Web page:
Today, Hernández faces corruption charges in that case, accused of pushing subordinates to ensure a specific company won a deal with the city. According to the inspector general’s office, that contract could have earned his son significant money.


Hernández’s trial begins July 21. He has said he is innocent.


“I didn’t steal anything,” he said. “That’s why I’m calm, with a clear conscience.’’


‘Obsessed with accomplishing goals’


Growing up in Piedecuesta, a colonial-era town outside Bucaramanga, Hernández was the oldest of four boys, and his parents owned a cigar factory, a tailor shop and a sugar cane farm, making them among the most successful families in the community.


Mario Carvajal, a longtime friend of the candidate, recalled Hernández’s mother as “extremely demanding” and “impulsive.” If a young Rodolfo did not do his work, he said, “she beat him with whatever she could find.”


Rodolfo Hernández studied engineering, later started a construction company that built low-cost housing and then moved into finance, acting as seller and lender and offering interest rates far below local banks.


“If it wasn’t for him, we wouldn’t have the house,” said Flor Bayona, 57.


Félix Jaimes, a longtime friend and adviser, called Hernández extremely concerned for the less fortunate and “obsessed with accomplishing goals.”


Hernández ran for mayor of Bucaramanga in 2015, sweeping into office on an anti-corruption and austerity platform that led him to even remove the chairs from the city hall cafeteria.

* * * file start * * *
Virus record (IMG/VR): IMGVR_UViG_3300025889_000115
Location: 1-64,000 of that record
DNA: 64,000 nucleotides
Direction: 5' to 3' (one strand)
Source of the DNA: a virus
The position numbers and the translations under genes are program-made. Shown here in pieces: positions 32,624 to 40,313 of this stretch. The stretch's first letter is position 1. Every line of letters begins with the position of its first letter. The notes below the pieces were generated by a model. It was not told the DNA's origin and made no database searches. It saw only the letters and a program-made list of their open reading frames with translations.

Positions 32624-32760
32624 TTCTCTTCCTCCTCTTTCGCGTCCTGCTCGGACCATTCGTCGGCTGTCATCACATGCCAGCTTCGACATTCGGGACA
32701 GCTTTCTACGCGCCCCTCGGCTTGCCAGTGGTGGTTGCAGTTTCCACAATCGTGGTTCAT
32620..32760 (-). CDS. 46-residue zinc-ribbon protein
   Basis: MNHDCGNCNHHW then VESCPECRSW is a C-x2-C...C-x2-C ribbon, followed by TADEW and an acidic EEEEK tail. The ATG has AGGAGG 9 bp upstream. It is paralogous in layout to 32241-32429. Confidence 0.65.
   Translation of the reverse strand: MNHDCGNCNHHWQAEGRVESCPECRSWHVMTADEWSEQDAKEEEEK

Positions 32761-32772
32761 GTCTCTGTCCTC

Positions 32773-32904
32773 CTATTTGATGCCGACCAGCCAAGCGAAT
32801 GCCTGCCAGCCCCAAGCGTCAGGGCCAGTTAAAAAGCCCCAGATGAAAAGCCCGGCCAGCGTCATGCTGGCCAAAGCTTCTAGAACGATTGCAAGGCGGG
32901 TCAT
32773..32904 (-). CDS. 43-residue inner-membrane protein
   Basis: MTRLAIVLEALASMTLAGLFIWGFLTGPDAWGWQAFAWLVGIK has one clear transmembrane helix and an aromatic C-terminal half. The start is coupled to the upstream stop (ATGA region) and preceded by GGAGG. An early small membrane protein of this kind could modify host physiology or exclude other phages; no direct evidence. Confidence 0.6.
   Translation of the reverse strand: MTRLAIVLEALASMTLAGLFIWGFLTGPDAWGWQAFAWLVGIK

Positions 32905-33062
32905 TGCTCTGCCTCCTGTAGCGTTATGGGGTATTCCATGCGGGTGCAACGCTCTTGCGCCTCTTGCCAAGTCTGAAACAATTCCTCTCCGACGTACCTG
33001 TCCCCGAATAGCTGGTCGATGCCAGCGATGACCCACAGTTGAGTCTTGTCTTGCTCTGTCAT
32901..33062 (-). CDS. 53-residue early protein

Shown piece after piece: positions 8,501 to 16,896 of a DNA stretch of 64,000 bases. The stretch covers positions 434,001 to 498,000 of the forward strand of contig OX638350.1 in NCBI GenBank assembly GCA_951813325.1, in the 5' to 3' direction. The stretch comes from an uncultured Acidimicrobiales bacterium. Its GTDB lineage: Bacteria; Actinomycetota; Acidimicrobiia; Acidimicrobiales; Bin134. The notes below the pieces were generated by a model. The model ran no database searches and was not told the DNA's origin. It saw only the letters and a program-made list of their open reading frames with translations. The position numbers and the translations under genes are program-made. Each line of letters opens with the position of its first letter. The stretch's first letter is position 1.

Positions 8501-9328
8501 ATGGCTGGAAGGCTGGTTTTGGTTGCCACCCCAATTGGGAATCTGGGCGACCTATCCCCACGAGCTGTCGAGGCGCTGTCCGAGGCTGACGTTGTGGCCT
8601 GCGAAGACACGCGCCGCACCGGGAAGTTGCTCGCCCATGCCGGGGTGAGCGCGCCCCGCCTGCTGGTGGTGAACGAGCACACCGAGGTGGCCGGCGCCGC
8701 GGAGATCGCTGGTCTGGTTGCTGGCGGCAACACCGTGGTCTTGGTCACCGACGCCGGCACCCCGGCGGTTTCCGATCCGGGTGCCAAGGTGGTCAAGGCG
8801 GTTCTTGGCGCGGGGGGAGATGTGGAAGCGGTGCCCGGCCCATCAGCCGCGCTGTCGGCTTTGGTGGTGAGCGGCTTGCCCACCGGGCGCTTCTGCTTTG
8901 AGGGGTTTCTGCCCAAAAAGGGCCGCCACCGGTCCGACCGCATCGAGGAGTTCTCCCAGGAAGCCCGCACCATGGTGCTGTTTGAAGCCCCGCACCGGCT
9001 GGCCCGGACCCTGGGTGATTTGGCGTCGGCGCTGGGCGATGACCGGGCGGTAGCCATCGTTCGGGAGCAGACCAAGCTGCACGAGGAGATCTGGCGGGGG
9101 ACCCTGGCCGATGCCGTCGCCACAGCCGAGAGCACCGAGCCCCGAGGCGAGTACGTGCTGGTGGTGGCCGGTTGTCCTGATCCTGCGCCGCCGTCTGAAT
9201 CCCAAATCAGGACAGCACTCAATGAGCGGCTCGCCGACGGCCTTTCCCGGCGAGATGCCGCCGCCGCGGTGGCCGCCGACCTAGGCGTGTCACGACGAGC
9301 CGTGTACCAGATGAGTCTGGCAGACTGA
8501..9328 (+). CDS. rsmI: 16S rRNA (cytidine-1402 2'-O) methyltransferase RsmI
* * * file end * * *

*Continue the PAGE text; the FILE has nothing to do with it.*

He cut job contracts and slashed salaries, including that of José del Carmen, 59, a union leader.


In response, workers built a protest camp that lasted for months, and then started a hunger strike that lasted six days.


“He was the workers’ executioner,” said del Carmen.


Hernández now faces charges of violating union rights during his time as mayor. The next phase of this trial begins July 26. He has denied the charges.


Who supports Rodolfo Hernández?


In a Bucaramanga office of white tables and minimalist art featuring black-and-white scenes of poverty, the Hernández campaign is run by an army of volunteers: self-described “Rodolfistas.”


Hernández’s campaign slogan — “don’t rob, don’t lie, don’t cheat” — is painted on one wall, and a cutout of the candidate stands at the entrance.


Upstairs, his social media team churns out memes and videos that have put Hernández on the map: the candidate making fun of rivals, the candidate as Forrest Gump, the candidate mocking analysts who said he would not make it to the second round.


During the campaign, Hernández has avoided most debates and has held few public events, favoring interviews with friendly media and livestreams run by his allies. Yet he has energized broad swaths of the electorate, with his advisers saying that he has understood the moment.


For a generation, the country has been run by a hard-right movement founded by former President Álvaro Uribe. His political allies, known as Uribistas, were once lionized, but they have lost popularity amid allegations of human rights abuses, corruption scandals and growing poverty.


For Colombians fed up with Uribismo but turned off by Petro’s leftist proposals, Hernández is the perfect candidate: self-financed and seemingly independent, a forward-looking man with the same ambitions for Colombia as he has for his personal empire.


“He’s going to come through for us,” said Héctor Bonilla, 58. “I see it in his face, his sincerity when he speaks.”


Alfonso Morales, 64, a watchman who lives in a small shack near the top of a steep hill in Bucaramanga, has a different take.


As a candidate for mayor, Hernández distributed letters to the city’s poorest residents announcing a program called “20,000 Happy Homes” that he promised would be a reality if elected.


The homes were never built. “He lied to us,” said Morales. “I beg the Colombian people not to vote for this man.”